‘The coronavirus disease 2019 (Covid-19) pandemic does not affect everyone equally. While anyone can contract Covid-19, accumulating data suggest that older people or those with pre-existing comorbidities are far more likely to have severe complications or die from the disease. While researchers scramble to unravel the mechanisms of action underlying the disease’s wide-ranging effects, news that the disease hits older people hardest has been received without demur: it is widely accepted that to be old is to be fragile. Indeed, even in so-called normal times, everyone expects more things to break as people age: bones, hearts, brains. In the context of the pandemic, being old is seen as just one more comorbidity.
It should not be.’ (italics mine)

The operative words for me are ‘It should not be’, and I rather like this quasi-imperious assertion which concords with my own experience of ageing and of dealing with aged people, with whom I have had innumerable opportunities both to share experiences, to advise and treat, and to learn from as well. Looking back, and in light of the advances in the sciences of the ageing phenomenon, perhaps I should not be surprised at the resilience and optimism that I have encountered among many an old person, not to mention the ‘philosophical’ dimension of the more mentally active among them, the wisdom that comes with the mellowness that accompanies the twilight years of most – but not all, unfortunately!

As the Lancet editorial notes, ‘We accept growing old and losing our vitality as an inevitability of life. To do so is to overlook the fact that ageing is, fundamentally, a plastic trait—influenced both by our genetic predispositions and many (controllable) environmental factors’, going on to add that ‘the rate of ageing is not fixed. Fragility, vulnerability, and poor health need not necessarily follow advancing age’. Experiments have shown that as some ‘animals live longer, they also have a longer youthspan– the proportion of their lives in which they retain the trappings of youth such as peak mobility, immunity, and stress resilience.’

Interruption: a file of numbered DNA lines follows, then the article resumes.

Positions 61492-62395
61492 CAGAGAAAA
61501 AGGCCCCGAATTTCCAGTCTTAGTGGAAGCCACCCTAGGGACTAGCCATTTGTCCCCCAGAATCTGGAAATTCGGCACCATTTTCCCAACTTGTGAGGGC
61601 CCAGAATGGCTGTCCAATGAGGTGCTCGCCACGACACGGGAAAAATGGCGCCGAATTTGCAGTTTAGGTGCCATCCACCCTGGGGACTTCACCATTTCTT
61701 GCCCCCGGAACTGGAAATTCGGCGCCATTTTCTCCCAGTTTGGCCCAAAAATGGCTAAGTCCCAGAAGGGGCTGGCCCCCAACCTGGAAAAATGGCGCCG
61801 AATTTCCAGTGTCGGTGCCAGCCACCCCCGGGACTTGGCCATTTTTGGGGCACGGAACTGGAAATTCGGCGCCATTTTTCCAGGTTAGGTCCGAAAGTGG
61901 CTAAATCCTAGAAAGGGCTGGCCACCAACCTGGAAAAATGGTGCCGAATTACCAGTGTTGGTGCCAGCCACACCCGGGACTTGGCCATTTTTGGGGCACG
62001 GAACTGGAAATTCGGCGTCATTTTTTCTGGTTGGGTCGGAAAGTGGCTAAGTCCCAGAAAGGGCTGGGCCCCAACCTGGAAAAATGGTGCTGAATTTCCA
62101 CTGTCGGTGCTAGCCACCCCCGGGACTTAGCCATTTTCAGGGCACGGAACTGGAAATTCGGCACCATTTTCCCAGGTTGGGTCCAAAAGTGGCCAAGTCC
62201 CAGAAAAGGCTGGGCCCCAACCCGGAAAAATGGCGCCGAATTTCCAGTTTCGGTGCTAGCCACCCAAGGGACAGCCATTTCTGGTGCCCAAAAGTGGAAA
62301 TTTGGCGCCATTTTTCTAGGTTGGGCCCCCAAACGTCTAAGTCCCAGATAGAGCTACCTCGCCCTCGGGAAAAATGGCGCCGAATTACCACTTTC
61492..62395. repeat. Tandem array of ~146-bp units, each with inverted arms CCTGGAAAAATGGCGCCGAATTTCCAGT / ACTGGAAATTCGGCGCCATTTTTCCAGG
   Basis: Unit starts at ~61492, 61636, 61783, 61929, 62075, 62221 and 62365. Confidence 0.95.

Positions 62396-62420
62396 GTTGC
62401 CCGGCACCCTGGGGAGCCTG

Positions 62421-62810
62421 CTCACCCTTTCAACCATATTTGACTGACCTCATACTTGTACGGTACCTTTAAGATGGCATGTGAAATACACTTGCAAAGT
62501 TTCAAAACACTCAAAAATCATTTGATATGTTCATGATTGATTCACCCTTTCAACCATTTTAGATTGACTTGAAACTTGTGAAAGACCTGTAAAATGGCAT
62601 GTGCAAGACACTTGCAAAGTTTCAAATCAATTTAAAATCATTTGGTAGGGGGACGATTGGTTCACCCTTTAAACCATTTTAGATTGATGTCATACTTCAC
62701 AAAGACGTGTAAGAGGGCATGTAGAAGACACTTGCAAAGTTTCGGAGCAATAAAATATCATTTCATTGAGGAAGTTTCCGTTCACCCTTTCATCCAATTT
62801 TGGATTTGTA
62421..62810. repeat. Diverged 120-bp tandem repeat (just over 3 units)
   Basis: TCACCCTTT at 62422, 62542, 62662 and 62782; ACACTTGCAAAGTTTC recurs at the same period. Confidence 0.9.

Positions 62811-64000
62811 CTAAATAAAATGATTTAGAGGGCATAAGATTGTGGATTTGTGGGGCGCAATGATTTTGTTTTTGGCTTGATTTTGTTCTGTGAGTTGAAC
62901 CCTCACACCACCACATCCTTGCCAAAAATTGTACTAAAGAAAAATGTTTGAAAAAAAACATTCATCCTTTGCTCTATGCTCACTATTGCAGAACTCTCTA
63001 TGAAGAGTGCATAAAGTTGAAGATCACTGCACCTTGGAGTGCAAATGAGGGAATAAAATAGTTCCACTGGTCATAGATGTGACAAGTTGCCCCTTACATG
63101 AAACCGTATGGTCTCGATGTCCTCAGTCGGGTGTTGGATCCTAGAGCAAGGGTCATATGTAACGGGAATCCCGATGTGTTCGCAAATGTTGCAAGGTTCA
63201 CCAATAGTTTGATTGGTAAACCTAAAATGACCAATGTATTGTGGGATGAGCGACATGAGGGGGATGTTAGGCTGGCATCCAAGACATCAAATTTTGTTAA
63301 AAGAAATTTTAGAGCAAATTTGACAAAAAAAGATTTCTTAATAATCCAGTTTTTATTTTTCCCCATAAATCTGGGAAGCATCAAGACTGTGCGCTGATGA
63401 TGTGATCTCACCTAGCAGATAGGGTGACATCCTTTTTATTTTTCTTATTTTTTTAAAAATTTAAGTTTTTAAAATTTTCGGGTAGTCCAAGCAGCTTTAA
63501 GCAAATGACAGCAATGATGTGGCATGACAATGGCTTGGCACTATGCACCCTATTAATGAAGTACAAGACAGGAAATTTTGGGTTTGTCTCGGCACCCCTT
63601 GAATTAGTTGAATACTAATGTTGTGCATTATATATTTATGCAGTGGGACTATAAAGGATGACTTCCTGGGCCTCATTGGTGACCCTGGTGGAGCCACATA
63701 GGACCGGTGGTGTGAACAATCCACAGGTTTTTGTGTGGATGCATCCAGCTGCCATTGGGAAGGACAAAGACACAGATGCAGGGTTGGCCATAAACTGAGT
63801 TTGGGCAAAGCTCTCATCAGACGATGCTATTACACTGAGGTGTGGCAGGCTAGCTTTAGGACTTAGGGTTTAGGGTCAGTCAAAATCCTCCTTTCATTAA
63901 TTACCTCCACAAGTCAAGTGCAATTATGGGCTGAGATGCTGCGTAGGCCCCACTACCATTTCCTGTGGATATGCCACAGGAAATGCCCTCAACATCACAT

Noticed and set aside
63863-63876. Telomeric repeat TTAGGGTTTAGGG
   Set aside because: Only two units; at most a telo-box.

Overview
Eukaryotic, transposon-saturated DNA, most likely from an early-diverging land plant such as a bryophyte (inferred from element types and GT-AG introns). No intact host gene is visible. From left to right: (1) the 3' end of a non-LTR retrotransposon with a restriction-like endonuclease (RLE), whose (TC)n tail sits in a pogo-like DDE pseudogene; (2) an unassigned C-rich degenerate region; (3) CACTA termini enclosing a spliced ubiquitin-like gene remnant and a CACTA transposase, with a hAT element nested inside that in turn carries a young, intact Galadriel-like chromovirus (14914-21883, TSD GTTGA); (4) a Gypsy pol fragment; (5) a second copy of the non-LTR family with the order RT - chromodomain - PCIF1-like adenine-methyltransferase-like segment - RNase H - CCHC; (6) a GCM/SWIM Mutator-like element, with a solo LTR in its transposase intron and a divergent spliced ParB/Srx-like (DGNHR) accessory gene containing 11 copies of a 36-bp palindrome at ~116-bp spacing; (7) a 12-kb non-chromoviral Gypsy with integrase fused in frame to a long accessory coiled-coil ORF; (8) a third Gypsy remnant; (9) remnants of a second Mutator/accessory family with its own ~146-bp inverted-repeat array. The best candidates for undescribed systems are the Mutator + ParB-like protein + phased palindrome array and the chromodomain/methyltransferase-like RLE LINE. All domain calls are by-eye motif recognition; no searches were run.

And the editorial postulates that we human beings can also enjoy such a youthspan as we live longer, this having been made possible by the marked improvements that have been brought about by rising standards of living and advances in the medical and health sciences. As a result, the proportion of old people in all countries has increased, with the result that ‘such changing demographics will profoundly affect all aspects of society’ because ‘an increasingly older population risks overwhelming the health and social care services. Moreover, as people age, they are more likely to develop a range of diseases, both physical and mental. Caring for those thus afflicted is a burden that many societies simply do not have the resources to deal with. Beyond the spheres of health and care, an inverted population pyramid has other repercussions for society, affecting everything from pensions to housing. Conversely, society has so much to gain if it can enable people to be productive and active members of social and economic life for longer.’

Calling this ‘an unprecedented crossroads in global society, raising fundamental questions about how we live as individuals, and collectively’, the journal makes a clear case that ‘we have a choice’ which will benefit us both individually and collectively (i.e. our societies) in that we as we age can ‘experience longer periods of good health, a sustained sense of wellbeing, and extended periods of social engagement and productivity’.The outcome will be that we will thus not have ‘a higher burden of illness, disability, and dependence on others’.

We can surely, knowingly make that choice…


* Published in print edition on 27 October 2020